Daily Prompt: Nightmare Job – all work is a nightmare

In honour of Labor Day in North America, tell us what’s the one job you could never imagine yourself doing.

Over the clouds

Definitely not pilot. It is Ok to sit in a plane to get where you want to go. The distance between the soles of your feet  to firm ground is too far to actually enjoy it, but it was a nice photo to take somewhere over France I think.

We do not have a labour day in Switzerland. I believe we have no labour days anywhere in Europe. We just go to work to earn our living, if we want to or not. I like the thought of a labour day although the idea is strange to me. Does everyone stay at home and do nothing, something like the jewish Sabbath on Saturday? I remember my mum telling me that when she was a kid there was some pocket money to be earned doing jobs for those of the jewish faith, as work was not allowed on Saturday, but correct me if I am wrong.

Mum told me all sorts of things when I was growing up which I discovered were not true. She even told me she found me beneath a gooseberry bush when I asked her where babies came from. Of course this was wrong, she found me beneath a rose bush, or did the stork leave me in front of the door wrapped in a cloth that he had carried in his beak. I never did get down to the truth.

Anyhow the job I could never imagine myself doing is the one where someone tells you what to do. Unfortunately this sort of job does not exist. Even if you are the boss, the bank tells you what to do, it is one vicious circle. Unfortunately it seems that people were born to work and obey. Even ancient caveman was told by his wife “kill animal for food and light fire” and ancient caveman would drag his caveman wife by the hair to the fire and say “wife, cook animal”. Wife would cook animal and man would eat it throwing the bones all over the cave. Who actually had to clear the bones away is left to discussion, but someone had to do it, and so labour arrived.

I have done most things in my life. Served in a restaurant, cooked daily for 40 kids and 12 adults in a children’s care place, been an export clerk and even taught English in evening classes. I was accountant for the local first aid society, but that was the worst job of all. I was given the job because I was the only person in the organisation that knew how to use a computer. Dealing with accounts is not fun, especially when you have an audit once a year. It was a job I did at home, but it was a job with a lot of responsibility. It was not a paid job in the sense of the word, but I did get my perks. There was always someone that knew everything better and I was glad to give the job up. I had problems finding someone to take over, which was obvious. Not everyone likes to do such an unthankful job.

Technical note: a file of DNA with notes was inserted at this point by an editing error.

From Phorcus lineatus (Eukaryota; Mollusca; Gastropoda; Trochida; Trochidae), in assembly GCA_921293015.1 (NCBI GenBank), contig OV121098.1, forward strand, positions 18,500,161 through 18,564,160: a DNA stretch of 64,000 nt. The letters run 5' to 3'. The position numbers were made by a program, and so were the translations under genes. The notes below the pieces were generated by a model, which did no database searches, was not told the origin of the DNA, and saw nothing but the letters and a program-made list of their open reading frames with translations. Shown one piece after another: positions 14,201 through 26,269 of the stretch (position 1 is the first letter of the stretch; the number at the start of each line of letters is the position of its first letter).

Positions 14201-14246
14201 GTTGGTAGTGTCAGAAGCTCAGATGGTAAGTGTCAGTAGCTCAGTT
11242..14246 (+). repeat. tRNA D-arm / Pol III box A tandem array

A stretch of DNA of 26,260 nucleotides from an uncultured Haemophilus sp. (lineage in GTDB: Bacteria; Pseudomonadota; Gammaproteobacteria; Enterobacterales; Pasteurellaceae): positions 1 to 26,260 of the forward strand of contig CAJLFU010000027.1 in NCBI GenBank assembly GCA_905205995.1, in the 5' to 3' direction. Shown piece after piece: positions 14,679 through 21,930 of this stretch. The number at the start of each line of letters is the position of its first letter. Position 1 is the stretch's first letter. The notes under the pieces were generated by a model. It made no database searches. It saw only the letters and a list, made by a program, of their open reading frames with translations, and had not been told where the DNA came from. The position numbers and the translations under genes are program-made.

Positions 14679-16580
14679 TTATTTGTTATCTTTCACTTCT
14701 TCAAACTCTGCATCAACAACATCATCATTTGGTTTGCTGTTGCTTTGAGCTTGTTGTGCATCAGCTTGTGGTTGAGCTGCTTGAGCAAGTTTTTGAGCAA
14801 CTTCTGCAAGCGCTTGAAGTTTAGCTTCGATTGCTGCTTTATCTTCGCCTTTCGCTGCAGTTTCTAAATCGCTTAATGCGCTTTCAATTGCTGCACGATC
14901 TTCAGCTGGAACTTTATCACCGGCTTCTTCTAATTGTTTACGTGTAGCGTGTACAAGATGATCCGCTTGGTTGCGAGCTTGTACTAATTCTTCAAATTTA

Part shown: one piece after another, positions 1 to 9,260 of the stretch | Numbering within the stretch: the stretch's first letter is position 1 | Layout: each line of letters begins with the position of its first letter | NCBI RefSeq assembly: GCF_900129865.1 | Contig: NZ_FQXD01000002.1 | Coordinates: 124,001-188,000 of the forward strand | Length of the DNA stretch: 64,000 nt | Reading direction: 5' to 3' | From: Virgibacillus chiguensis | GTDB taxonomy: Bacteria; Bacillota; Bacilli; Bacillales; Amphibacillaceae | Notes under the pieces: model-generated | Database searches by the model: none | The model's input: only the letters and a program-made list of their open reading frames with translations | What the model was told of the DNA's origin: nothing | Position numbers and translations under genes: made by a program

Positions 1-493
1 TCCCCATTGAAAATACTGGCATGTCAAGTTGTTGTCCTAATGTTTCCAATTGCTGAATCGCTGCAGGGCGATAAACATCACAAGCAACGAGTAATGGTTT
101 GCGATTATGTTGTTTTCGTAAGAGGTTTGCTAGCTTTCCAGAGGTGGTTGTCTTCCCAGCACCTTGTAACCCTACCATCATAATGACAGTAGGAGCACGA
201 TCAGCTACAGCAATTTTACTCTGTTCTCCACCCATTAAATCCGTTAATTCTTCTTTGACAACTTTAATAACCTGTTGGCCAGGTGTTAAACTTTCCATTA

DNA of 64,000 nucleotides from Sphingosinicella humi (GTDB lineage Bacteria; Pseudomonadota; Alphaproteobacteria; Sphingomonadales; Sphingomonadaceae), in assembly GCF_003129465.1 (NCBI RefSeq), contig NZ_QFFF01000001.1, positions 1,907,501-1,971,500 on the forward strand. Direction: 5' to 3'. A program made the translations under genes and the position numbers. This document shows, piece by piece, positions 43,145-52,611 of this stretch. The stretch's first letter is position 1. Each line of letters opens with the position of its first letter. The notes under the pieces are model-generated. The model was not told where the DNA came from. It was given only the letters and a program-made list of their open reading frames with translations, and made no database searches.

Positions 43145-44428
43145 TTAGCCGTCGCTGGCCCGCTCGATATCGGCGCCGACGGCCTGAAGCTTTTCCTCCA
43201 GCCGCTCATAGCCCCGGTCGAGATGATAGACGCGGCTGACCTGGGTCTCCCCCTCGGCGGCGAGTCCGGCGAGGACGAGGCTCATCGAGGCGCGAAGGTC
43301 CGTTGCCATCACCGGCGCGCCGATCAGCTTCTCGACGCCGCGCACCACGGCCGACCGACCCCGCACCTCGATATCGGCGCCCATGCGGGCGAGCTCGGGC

Why did I go to work? To earn money, to put food on the table and clothe the kids. Mr. Swiss naturally also worked, for the same reasons. We did not really have a choice. At one time we had four kids and they were not working kids, they were either at school or babies.

I could never be a vet. I would probably come home crying daily about the poor little animals that would suffer. Being a soldier would also not be my thing. You get action when there is a war and what do you do in the war? Yes exactly, not my sort of thing.

I never really found my dream job. I often wondered if undertaker would be something. You are unique, no problems with unemployment and the money is good. The clients are quiet, do no argue about their treatment and those that pay for the service do not generally question the costs. There are also variations on the methods used to bring a little variety into the work,  but we do not really want to go into details.

Now I am a simple housewife and Mr. Swiss is a houseman. Are we happy in our work? We receive a monthly wage from the government for being retired and have no-one to tell us what to do. We arise and retire when we want to. We now work as being senior citizens. Some might say end station, but we just say you never know what is around the corner, so why worry.

On this happy note I will leave you and enjoy your labour day.

Daily Prompt: Nightmare Job – all work is a nightmare

19 thoughts on “Daily Prompt: Nightmare Job – all work is a nightmare

  1. Oh, no. Labor Day is chocked full of around-the-house projects that have been neglected. In the US, we go back to work on Tuesday comparing blisters earned and injuries incurred. It’s sort of a Red Badge of Courage (I apologize to Stephen Crane for the theft I just committed).

    I’ve never understood why Labor Day is an American thing, either. It’s all very Socialist.

    As someone who makes his living in an airplane, it gets old very quickly. Like the expression about the view never changing unless you are at the front of the dog sled team. A lot of days, I don’t even get to enjoy the view because my windows are sealed over. C’est la guerre, I guess.